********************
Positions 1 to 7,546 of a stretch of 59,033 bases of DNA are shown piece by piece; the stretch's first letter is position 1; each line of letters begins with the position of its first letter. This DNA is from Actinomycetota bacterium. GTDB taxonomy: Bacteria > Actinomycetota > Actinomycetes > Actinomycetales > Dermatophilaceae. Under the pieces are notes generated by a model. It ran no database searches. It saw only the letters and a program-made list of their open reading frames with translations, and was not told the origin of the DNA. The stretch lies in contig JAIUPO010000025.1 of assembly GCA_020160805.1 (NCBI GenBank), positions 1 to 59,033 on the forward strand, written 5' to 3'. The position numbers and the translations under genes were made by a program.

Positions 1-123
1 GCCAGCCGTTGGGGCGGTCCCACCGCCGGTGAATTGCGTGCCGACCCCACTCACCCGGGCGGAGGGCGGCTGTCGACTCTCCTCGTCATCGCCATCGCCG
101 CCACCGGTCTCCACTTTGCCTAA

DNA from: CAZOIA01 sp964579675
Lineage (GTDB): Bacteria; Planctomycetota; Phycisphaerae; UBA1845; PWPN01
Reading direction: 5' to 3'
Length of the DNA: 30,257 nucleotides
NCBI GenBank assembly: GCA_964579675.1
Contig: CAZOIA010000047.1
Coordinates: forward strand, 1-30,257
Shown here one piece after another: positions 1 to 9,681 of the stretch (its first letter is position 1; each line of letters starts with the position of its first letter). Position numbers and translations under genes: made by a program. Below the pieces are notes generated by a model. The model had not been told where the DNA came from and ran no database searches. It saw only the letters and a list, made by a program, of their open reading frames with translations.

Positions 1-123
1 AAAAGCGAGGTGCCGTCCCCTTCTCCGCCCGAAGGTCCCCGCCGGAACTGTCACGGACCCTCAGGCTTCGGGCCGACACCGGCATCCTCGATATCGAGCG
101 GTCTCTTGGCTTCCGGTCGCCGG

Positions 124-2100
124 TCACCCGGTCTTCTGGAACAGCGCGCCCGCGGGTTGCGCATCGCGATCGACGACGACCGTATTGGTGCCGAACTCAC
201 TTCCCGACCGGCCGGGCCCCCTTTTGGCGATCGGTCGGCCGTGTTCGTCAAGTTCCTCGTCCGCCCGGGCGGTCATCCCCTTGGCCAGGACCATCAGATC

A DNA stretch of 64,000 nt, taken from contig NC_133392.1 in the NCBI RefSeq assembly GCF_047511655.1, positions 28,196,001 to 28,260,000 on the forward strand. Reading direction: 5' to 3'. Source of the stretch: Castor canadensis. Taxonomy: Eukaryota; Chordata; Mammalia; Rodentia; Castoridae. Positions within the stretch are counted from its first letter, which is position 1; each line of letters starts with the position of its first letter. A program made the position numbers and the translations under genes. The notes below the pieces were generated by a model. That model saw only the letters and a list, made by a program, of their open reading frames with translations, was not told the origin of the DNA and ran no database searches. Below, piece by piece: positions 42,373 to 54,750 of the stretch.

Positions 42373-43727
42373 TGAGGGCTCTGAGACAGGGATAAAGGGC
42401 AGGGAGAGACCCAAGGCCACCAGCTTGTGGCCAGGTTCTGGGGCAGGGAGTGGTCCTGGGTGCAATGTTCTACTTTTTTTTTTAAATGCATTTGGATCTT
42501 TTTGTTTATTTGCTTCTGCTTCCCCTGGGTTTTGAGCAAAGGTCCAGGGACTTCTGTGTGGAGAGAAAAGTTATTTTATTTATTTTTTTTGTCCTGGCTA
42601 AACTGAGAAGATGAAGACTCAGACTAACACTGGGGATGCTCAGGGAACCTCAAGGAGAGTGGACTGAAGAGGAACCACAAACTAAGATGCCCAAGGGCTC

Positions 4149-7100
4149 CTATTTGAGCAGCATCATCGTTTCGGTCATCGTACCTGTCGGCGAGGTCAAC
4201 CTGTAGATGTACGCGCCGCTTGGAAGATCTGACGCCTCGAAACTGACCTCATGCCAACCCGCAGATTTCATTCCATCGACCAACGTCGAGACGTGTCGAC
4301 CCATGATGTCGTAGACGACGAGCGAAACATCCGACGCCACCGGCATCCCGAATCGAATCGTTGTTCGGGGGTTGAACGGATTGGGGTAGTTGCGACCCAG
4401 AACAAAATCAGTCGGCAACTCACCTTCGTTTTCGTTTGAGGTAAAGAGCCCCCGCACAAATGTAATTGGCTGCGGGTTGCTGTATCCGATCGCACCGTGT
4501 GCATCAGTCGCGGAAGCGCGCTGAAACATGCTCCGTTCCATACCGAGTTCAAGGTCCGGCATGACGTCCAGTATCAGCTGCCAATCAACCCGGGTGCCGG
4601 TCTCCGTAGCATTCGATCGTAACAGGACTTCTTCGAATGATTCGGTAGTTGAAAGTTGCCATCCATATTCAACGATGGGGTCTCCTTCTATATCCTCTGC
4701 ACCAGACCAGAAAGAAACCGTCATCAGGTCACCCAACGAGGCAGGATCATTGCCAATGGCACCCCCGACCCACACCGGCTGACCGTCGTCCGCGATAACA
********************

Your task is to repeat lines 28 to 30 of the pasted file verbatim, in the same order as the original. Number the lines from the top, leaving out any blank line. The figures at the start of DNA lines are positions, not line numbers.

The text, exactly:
4301 CCATGATGTCGTAGACGACGAGCGAAACATCCGACGCCACCGGCATCCCGAATCGAATCGTTGTTCGGGGGTTGAACGGATTGGGGTAGTTGCGACCCAG
4401 AACAAAATCAGTCGGCAACTCACCTTCGTTTTCGTTTGAGGTAAAGAGCCCCCGCACAAATGTAATTGGCTGCGGGTTGCTGTATCCGATCGCACCGTGT
4501 GCATCAGTCGCGGAAGCGCGCTGAAACATGCTCCGTTCCATACCGAGTTCAAGGTCCGGCATGACGTCCAGTATCAGCTGCCAATCAACCCGGGTGCCGG